The snow is knee deep, quite beautiful, and extremely early. When I was shoveling in back on Tuesday, a woman came cross country skiing down the lane, and Wednesday afternoon I saw other people carrying their skis, headed back from skiing on Mount Royal. Thursday I had to go out in the car, and wished I hadn't, because getting around on foot really hasn't been a problem since sidewalks get cleared first in densely settled neighborhoods. Driving--and particularly parking--is much more complicated. We've got several things to do this weekend, but luckily all of them can be done by public transportation or shank's mare.

Another reason for living in the centre of the city.

Friday, 7 December 2007

Taxes Are What We Pay for Civilized Society Department: La Grande Guignolée and Society's Responsibilities

Yesterday was the “Grande guignolée,” the massive charity drive sponsored by nearly all the media outlets in Quebec. More than $260,000 were collected in Montreal, along with the equivalent of about 3600 Christmas baskets of food and household items. It’s quite an event—radio and television personalities on streetcorners all over town, and bicycle rides and with favourite columnists and the like being raffled off by newspapers. Last year the campaign—whose name is inspired by a medieval tradition of troubadors going from house to house singing and collecting charity—raised more than $2 million throughout the province between Dec. 1 and the Feast of Kings, Jan.6.

As Françoise David, one of the spokespersons for the left wing party Québec Solidaire, says, nobody is against the Guignolée. How can you, when it obviously provides needed funds for charitable causes? But it is hardly enough. The danger with these short term projects is double: it’s easy to forget people with problems the rest of the year, and having given, it’s easy to forget that society as a whole has a long term stake in getting to the root of those problems. Good social programs, an adequate minimum wage, full employment, government help for women’s shelters, good public schools: we need to push for things like these even more vigorously than we scratch to find a little change for once-a-year charity drives.

By the way, the guignolée tradition shows up in Ste. Geneviève, Missouri, not far from St. Louis, as charitable pub crawl on New Year's Eve. The website compares it to "wassailing," and it also resembles the Mummers of Newfoundland and Ireland.

The poor seem always to be with us, alas. Faut ça change! as they say here. We oughta do something about it.

Thursday, 6 December 2007

The Home Stretch for The Violets of Usambara

What you see here is the cover of my new novel The Violets of Usambara will be--perhaps. The publisher Cormorant Books is getting ready to print its spring catalogue, and this is the design I think they've decided on, with some possible small adjustments. Certainly, I like it because it's visually arresting and hints at both the beauty and the darkness of the story.

That being said, today I'm reading the manuscript after it has been corrected by the copy editor, who also has suggested some tweaking here and there. Haven't got very far, but obviously he's done a conscientious job.

To refresh your memory, here's a teaser:
April, 1997: A Canadian politician goes missing in Burundi while investigating refugee camps after the genocide in Rwanda. Back in Montreal his wife waits for news and tries to help friends caught up in a money laundering scheme. A suspenseful story that brings up a host of political, personal and spiritual questions.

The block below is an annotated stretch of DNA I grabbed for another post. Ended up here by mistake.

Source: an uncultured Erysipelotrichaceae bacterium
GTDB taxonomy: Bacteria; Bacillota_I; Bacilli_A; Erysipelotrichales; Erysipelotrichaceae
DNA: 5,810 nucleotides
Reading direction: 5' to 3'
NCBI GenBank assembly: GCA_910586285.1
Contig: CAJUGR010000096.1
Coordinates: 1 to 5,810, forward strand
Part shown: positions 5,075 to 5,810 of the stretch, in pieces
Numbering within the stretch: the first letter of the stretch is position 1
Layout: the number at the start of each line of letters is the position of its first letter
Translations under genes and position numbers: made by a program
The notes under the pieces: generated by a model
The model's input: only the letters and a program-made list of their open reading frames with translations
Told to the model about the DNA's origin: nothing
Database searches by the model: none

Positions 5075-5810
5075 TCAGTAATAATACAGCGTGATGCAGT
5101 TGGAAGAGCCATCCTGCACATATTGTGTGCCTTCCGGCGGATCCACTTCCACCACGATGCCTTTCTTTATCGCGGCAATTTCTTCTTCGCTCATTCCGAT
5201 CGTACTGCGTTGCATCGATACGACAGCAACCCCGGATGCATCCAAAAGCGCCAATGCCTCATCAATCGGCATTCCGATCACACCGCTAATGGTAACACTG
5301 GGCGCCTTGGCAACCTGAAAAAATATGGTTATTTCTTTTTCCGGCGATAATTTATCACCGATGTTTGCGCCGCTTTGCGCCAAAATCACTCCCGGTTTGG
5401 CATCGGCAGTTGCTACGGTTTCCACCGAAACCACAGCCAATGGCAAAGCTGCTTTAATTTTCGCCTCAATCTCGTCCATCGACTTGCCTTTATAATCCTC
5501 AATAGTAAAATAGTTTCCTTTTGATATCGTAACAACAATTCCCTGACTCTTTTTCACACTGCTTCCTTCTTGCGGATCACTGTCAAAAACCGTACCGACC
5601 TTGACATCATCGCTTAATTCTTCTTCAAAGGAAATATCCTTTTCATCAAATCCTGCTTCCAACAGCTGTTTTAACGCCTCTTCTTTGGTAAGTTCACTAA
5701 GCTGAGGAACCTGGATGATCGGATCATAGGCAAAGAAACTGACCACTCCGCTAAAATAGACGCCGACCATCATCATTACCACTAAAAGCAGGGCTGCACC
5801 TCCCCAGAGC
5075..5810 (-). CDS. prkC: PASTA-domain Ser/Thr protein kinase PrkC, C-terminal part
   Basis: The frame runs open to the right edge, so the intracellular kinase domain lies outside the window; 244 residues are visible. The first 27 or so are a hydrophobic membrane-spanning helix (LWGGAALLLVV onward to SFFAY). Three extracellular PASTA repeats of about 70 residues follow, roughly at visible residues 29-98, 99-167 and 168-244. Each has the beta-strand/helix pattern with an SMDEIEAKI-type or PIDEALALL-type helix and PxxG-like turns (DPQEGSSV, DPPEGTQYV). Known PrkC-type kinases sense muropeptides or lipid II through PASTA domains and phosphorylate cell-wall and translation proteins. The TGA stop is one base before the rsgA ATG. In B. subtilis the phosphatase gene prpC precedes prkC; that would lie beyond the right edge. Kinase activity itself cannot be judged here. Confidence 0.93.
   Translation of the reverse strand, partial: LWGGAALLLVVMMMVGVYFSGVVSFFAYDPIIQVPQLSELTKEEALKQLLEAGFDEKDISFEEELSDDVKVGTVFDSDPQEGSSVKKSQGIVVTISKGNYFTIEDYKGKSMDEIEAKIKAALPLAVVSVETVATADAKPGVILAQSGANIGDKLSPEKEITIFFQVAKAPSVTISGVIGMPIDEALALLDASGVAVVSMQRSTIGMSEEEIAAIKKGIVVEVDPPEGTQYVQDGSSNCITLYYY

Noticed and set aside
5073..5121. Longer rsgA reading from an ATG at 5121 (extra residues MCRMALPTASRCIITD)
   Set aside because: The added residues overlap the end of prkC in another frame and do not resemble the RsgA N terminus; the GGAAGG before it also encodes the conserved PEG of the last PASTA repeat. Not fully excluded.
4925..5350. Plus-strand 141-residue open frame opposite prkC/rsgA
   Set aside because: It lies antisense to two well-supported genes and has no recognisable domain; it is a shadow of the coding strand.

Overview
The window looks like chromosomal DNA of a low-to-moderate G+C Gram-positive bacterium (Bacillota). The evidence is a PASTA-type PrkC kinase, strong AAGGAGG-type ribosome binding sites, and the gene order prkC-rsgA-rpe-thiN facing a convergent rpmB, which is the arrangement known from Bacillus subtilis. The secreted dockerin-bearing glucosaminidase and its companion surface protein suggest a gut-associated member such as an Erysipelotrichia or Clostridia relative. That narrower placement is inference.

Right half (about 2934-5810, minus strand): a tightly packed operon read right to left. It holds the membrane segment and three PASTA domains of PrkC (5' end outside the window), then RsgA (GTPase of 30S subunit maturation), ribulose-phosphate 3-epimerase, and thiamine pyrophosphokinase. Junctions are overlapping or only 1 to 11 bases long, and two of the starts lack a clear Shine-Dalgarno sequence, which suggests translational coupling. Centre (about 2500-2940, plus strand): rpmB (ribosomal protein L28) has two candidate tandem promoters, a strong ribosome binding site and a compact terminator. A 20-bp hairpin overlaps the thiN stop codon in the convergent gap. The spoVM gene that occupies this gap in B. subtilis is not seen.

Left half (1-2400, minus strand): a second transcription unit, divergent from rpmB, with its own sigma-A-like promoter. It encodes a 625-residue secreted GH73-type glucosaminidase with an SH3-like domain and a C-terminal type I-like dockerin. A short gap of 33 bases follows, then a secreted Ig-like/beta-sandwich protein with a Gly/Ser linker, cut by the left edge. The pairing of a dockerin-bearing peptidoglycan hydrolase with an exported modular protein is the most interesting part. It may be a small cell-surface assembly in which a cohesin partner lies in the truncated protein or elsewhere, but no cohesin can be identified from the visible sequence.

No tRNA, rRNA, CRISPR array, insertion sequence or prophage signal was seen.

Wednesday, 5 December 2007

Fall-out from War: Genes and Good News in Iran

The cashier stopped checking out my order yesterday to look at the photograph accompanying a bizarre story in The Globe and Mail I was buying. It seems a bright Toronto girl recently won free high speed internet access while her father, out on bail in a terrorism case, has been denied unsupervised communication with the outside world.

“Look at her eyes,” the cashier said, pointing to Mahmoud Jaballah’s wife, whose gray eyes were the only thing showing in her veiled face. The cashier looked at me with a puzzled look on her own face.

Hmm, I thought, just like those famous National Geographic photos of an Afghan girl with startling green eyes. “Well, you know,” I said, “people get around. There were a lot of armies marching back and forth in the Middle East. Armies leave babies sometimes. Who knows where those genes came from.”

The cashier laughed. Her own broad face with dark, slanting eyes looked Chinese to me, but I couldn’t be sure.

“I have a friend whose family came from Scotland way back and she’s got that epicanthic fold on her eyelids,” I added. “You never know what happened in the past.”

The young woman laughed again, and began to check out the next customer. “You never know,” she repeated.

And that is probably just as well, given our troubled history of invasions and war. The pain and sorrow is hidden in the background, happily only showing itself in quiet times in charms, stories, and tale-tell inheritance. In my own family, my father, a black Scot, was in demand for “first stepping” on New Year’s Day, since to have someone with dark hair and dark eyes be the first to cross the threshold in a new year was considered good luck. I wondered what might lie behind the custom until I realized that it might symbolize a wish not to have Viking marauders attack in the coming year.

All this is by way of preface for the bit of good news which came out this week: that US intelligence says Iran quit working on atomic weapons three years ago. That, in itself, is good news, but what is even better news is that the US has had to admit that. Maybe we will be spared another horrendous military adventure in that part of the world. Better, by far, to make love, not war. Better yet for that love to be reciprocal, not forcibly taken.